Christine Kranz and colleagues from the University of Ulm combined fluorescence microscopy with atomic force microscopy to analyse the cells. They integrated a motorised cell stretching device into the system. ‘We combined the stretching device with biosensor technology, enabling localised measurements of adenosine triphosphate (ATP), for example, which is among the most important signalling molecule associated with mechanical stress,’ says Kranz. ‘Consequently, detecting ATP at the surface of mechanically stimulated cells facilitates investigation of the signalling cascades involved.’
With current methods to analyse cells, individual analytical techniques are applied. Assays are used to probe the supernatant solution rather than the molecular signals or morphological changes emanating at the cell surface. So the resulting information is limited, says Kranz.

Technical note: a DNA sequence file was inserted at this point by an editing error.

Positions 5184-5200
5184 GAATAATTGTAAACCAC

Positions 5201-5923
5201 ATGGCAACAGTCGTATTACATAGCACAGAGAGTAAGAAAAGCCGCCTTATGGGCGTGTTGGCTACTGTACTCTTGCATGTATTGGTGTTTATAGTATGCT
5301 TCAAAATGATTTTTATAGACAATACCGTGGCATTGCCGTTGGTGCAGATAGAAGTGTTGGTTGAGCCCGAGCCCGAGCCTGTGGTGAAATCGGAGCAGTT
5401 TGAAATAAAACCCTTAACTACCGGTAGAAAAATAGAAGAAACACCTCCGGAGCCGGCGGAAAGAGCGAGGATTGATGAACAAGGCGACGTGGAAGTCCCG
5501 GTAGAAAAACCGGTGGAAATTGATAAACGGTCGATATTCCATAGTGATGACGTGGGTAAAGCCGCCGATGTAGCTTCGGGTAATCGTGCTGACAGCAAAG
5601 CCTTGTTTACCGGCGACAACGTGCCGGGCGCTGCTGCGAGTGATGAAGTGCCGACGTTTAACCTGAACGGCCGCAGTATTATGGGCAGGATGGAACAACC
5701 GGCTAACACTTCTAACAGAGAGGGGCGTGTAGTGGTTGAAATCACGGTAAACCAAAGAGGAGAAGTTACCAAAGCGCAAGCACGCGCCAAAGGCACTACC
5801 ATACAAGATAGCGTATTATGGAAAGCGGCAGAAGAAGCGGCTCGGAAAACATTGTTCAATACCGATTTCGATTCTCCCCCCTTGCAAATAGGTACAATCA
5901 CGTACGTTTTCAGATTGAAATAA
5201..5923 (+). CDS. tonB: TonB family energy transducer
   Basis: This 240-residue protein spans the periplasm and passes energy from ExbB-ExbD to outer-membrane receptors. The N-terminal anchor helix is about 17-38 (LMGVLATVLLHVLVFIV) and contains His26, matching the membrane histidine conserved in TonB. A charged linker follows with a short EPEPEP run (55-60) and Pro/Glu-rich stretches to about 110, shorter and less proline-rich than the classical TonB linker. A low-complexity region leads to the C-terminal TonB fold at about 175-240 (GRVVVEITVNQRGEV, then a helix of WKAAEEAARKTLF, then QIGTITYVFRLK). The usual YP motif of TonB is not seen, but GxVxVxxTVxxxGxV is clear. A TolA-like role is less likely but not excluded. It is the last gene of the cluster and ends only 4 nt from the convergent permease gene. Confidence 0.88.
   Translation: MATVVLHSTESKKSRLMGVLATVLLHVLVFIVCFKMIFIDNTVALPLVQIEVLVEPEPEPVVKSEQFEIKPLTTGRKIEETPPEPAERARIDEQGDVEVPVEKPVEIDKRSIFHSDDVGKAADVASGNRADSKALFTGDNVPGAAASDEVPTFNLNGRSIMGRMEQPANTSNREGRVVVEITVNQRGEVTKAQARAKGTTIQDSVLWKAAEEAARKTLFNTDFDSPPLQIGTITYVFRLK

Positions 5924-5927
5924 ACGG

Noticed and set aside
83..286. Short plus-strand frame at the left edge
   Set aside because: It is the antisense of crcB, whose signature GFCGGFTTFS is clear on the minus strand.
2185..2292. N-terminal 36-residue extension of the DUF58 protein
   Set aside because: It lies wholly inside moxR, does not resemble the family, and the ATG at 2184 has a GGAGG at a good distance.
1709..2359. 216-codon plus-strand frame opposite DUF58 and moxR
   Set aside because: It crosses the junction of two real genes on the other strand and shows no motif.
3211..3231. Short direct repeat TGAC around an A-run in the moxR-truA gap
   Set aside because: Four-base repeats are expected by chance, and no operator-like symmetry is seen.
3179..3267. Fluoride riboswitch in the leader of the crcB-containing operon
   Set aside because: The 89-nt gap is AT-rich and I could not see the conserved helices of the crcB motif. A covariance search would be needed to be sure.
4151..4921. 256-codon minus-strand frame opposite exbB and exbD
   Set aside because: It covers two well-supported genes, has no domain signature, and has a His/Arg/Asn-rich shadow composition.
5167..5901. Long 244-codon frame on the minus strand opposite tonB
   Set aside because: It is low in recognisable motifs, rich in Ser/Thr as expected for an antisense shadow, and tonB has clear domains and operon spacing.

‘The simultaneous detection of live cell properties and components is the future of microscopy as it is applied to convoluted biological problems,’ says Tanya Dahms from the University of Regina, Canada, who uses microscopy techniques to study microbial responses to external stimuli. Kranz and co-workers’ integrated microscope enables them to study stress-induced mechanisms associated with cell proliferation, differentiation, growth, and movement, she adds.
Kranz’s team plans to integrate miniaturised amperometric (produces a current when a potential is applied between two electrodes) ATP biosensor technology into an atomic force–scanning electrochemical microscopy probe to monitor molecular responses to mechanical stress at the single cell level.